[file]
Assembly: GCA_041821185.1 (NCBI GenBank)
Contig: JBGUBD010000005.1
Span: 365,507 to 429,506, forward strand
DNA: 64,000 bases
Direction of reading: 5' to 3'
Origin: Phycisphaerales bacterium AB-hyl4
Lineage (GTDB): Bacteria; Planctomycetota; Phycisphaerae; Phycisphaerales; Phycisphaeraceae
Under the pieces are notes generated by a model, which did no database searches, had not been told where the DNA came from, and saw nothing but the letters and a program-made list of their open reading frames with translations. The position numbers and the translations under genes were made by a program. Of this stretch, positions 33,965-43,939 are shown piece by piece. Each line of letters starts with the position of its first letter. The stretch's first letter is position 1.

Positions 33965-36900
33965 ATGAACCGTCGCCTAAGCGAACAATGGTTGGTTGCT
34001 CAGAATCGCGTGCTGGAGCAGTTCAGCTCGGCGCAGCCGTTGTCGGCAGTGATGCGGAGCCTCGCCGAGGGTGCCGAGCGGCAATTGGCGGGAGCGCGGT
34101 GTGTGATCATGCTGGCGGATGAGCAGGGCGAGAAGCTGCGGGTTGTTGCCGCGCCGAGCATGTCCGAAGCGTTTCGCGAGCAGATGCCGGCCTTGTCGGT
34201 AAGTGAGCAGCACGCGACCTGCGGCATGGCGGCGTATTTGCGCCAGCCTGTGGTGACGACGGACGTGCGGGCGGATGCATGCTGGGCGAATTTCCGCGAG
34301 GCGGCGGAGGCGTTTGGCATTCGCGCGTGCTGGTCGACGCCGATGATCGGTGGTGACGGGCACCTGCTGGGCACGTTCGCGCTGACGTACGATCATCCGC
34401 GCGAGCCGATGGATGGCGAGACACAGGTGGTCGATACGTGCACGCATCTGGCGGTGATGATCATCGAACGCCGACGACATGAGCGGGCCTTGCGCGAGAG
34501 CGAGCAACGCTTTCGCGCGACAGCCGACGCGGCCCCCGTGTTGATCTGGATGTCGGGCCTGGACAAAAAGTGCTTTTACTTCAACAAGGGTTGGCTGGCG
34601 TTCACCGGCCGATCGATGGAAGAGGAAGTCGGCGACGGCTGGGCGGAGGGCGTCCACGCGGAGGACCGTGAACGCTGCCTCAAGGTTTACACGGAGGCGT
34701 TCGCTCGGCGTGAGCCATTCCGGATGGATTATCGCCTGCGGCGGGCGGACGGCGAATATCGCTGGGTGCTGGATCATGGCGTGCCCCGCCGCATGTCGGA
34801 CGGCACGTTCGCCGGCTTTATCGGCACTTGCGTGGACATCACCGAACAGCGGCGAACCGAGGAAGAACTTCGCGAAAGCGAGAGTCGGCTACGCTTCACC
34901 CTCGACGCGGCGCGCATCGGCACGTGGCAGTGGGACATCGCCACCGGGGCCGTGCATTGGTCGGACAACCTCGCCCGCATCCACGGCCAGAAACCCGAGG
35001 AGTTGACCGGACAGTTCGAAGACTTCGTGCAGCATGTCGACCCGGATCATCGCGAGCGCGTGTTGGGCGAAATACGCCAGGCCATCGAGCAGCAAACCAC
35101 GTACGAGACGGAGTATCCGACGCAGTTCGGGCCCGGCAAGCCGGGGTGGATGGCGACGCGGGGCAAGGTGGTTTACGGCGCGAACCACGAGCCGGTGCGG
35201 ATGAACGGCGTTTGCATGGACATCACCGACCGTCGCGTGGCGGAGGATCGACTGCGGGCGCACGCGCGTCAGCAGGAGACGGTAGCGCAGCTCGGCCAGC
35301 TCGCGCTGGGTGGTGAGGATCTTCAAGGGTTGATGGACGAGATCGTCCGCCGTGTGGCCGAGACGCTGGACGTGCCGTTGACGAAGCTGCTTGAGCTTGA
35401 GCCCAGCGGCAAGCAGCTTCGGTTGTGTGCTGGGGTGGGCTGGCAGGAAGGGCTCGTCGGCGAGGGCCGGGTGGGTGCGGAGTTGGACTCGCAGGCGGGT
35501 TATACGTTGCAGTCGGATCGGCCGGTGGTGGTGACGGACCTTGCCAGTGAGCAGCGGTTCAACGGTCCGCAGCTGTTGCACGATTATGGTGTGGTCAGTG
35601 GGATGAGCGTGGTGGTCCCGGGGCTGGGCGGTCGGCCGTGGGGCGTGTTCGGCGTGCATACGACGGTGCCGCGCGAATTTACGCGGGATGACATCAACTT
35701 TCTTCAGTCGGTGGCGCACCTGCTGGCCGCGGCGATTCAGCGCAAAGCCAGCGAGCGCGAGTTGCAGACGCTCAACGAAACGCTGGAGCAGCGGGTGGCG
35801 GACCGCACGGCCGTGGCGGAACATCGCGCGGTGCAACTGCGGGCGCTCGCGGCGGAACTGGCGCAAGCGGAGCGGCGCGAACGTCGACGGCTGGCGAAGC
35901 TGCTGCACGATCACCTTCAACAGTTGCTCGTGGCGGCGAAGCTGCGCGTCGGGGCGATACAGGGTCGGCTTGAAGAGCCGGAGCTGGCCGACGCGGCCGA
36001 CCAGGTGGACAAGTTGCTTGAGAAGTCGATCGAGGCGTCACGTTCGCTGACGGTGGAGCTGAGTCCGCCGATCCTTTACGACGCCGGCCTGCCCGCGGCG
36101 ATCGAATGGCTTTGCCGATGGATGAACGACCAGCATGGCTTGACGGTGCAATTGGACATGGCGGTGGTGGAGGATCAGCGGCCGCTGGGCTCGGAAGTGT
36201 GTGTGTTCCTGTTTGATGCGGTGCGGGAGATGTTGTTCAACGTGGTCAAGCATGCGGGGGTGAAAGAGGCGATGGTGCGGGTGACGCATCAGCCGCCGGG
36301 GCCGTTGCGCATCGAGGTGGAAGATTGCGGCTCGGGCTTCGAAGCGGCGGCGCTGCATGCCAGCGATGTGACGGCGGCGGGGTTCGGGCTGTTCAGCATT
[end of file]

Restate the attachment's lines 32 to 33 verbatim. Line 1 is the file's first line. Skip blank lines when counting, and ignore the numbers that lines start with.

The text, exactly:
36101 ATCGAATGGCTTTGCCGATGGATGAACGACCAGCATGGCTTGACGGTGCAATTGGACATGGCGGTGGTGGAGGATCAGCGGCCGCTGGGCTCGGAAGTGT
36201 GTGTGTTCCTGTTTGATGCGGTGCGGGAGATGTTGTTCAACGTGGTCAAGCATGCGGGGGTGAAAGAGGCGATGGTGCGGGTGACGCATCAGCCGCCGGG